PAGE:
Books (Getty/Sandy Huffaker)

What reading 3.5 million books tells us about gender stereotypes

"We have been able to confirm a widespread perception, only now at a statistical level," a lead researcher says


Nicole Karlis
August 28, 2019 10:00PM (UTC)

Huge social questions like "how are men and women perceived differently" cannot be easily answered without analyzing rhetoric on a massive scale. But what if we could analyze millions of words, all at once, to get a sense of what patterns emerge in how men and women were described?  It wasn't until recently that machine learning algorithms could help researchers do just that.

In a recent study, Dr. Isabelle Augenstein, a computer scientist at the University of Copenhagen, worked with fellow researchers from the United States to analyze 11 billion words in an effort to find out whether there was a difference between the adjectives used to describe men and women in literature. The researchers examined a dataset of 3.5 million books, all published in English between 1900 to 2008. 

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They found that “beautiful” and “sexy” were the two more frequently used words to describe women in literature. The most frequent adjectives used to describe men were “righteous,” “rational” and “brave.”

"We are clearly able to see that the words used for women refer much more to their appearances than the words used to describe men,” Augenstein said. “Thus, we have been able to confirm a widespread perception, only now at a statistical level.”

Using machine learning, the researchers extracted adjectives and verbs connected to gender-specific nouns, like “daughter.” Then the researchers analyzed whether the words had a positive, negative or neutral point of view.

The analysis determined that negative verbs associated with appearance are used five times more for women than men. Likewise, positive and neutral adjectives relating to one’s body appearance occur twice as often in descriptions of women. The adjectives used to describe men in literature are more frequently ones that describe behavior and personal qualities.

Researchers noted that, despite the fact that many of the analyzed books were published decades ago, they still play an active role in fomenting gender discrimination, particularly when it comes to machine learning sorting in a professional setting.

"The algorithms work to identify patterns, and whenever one is observed, it is perceived that something is ‘true’. If any of these patterns refer to biased language, the result will also be biased,” Augenstein said.  “The systems adopt, so to speak, the language that we people use, and thus, our gender stereotypes and prejudices.”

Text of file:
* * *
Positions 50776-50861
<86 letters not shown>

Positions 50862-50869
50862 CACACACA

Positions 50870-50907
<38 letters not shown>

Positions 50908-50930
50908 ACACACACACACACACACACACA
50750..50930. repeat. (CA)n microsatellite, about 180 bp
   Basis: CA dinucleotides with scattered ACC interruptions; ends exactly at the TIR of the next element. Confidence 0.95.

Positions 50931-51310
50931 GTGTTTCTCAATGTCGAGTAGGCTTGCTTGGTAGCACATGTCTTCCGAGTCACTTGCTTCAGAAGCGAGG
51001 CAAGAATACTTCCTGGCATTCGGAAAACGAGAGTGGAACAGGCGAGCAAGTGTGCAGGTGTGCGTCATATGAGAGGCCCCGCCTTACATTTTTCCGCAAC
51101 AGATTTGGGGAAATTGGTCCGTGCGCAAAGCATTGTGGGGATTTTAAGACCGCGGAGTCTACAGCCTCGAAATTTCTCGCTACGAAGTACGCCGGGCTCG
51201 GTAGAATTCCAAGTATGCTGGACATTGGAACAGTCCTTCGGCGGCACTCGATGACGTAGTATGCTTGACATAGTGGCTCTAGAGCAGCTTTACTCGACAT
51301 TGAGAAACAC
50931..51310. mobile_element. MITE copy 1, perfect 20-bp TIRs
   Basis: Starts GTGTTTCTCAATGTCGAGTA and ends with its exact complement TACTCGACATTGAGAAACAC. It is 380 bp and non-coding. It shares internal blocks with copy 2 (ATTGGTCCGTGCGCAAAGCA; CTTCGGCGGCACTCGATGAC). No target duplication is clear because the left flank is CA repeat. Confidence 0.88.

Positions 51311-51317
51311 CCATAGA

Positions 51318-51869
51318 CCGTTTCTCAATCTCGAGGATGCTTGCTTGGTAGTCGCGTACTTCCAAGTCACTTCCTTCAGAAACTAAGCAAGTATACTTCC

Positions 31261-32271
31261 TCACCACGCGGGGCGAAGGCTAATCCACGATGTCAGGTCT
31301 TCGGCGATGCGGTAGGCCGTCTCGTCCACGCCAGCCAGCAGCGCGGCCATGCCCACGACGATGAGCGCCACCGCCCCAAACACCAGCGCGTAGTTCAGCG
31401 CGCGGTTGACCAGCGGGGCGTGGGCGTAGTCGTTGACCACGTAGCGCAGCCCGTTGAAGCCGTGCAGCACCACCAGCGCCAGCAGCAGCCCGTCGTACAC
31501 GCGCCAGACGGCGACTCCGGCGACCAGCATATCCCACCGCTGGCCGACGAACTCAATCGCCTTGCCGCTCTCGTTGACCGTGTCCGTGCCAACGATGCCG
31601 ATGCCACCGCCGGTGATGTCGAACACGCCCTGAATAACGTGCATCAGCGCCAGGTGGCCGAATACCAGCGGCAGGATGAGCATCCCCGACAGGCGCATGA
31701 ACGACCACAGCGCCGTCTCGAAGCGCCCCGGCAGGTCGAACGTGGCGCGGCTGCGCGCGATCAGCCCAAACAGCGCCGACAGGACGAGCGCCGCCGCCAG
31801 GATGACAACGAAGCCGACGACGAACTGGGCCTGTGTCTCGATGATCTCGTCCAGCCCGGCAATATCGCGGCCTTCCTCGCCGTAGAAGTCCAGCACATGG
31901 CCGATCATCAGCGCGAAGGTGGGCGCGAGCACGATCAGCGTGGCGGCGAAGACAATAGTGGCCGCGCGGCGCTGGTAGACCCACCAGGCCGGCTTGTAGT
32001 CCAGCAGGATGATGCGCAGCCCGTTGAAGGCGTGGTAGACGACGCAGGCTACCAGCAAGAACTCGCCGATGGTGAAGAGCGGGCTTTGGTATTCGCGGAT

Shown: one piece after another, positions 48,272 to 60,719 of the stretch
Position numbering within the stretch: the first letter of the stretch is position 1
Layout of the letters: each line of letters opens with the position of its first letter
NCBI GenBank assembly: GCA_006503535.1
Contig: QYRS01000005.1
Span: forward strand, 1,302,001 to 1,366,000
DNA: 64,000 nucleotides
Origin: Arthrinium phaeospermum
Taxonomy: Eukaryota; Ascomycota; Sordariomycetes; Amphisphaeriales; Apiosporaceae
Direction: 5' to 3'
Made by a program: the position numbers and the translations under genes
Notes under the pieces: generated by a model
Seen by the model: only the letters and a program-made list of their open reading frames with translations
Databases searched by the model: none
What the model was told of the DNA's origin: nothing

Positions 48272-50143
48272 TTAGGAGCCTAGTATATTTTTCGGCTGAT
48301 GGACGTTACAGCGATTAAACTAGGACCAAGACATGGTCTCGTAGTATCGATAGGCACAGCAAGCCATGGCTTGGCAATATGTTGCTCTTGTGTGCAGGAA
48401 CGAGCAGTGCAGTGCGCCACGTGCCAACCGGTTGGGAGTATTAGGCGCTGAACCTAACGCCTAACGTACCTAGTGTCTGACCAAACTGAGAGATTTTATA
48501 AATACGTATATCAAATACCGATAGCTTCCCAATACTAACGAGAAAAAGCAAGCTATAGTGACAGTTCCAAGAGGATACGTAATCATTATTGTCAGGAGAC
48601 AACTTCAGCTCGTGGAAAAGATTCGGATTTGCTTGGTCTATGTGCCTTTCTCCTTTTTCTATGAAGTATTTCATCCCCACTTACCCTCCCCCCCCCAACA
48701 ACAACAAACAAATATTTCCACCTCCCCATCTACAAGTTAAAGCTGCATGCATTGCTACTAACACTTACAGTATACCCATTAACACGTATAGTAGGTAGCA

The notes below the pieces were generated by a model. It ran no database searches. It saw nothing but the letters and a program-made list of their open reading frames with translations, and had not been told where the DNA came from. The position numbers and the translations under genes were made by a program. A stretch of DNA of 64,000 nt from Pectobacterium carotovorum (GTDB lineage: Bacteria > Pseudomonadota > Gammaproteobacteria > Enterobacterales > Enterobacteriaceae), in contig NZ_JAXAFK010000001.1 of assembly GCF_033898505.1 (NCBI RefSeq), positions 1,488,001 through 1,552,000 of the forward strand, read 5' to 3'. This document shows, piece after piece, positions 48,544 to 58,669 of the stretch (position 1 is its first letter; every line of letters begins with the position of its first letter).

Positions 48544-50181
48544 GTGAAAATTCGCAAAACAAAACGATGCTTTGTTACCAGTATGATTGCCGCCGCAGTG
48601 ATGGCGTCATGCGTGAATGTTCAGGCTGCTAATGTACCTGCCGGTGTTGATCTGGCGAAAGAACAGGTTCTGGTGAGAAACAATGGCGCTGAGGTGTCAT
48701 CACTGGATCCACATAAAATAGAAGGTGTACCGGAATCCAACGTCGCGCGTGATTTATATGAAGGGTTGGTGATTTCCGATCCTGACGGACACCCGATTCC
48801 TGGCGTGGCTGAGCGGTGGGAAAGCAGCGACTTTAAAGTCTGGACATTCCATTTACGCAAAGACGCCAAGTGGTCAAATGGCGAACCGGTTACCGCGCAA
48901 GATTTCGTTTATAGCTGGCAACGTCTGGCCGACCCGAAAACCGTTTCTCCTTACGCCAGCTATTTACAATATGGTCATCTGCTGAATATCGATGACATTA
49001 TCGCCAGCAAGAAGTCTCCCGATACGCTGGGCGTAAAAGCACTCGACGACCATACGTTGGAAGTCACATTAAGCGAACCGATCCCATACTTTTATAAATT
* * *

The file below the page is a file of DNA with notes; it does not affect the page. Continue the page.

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Augenstein explained this can be problematic if, for example, machine learning is used to sift through employee recommendations for a promotion.

"If the language we use to describe men and women differs, in employee recommendations for example, it will influence who is offered a job when companies use IT systems to sort through job applications,” she said.

There are some limitations to the analysis. First, that the report does not factor in who wrote the passages that were analyzed and the degrees in which gender biases already existed. It also does not distinguish genres.

As artificial intelligence and computational linguistics become more prominent in our world, it is important to be aware of gendered language. Research shows that language can influence a society’s attitudes toward gender equality. Likewise, algorithms can often unintentionally reinforce existing biases.

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The study confirms what previous research has found: that much of literature exhibits gender discrimination. For example, in  2011, a study, "Gender in Twentieth-Century Children's Books," found that males are central characters in 57 percent of children's books published each year.

"The messages conveyed through representation of males and females in books contribute to children's ideas of what it means to be a boy, girl, man, or woman. The disparities we find point to the symbolic annihilation of women and girls, and particularly female animals, in 20th-century children's literature, suggesting to children that these characters are less important than their male counterparts," the authors of that study wrote. "The disproportionate numbers of males in central roles may encourage children to accept the invisibility of women and girls and to believe they are less important than men and boys, thereby reinforcing the gender system."

Augenstein said she hopes her research will raise awareness about how gendered language and stereotypes will impact future machine learning algorithms.

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"We can try to take this into account when developing machine-learning models by either using less biased text or by forcing models to ignore or counteract bias,” Augenstein said. “All three things are possible."


Nicole Karlis

Nicole Karlis is a news writer at Salon. She covers health, science, tech and gender politics. Tweet her @nicolekarlis.

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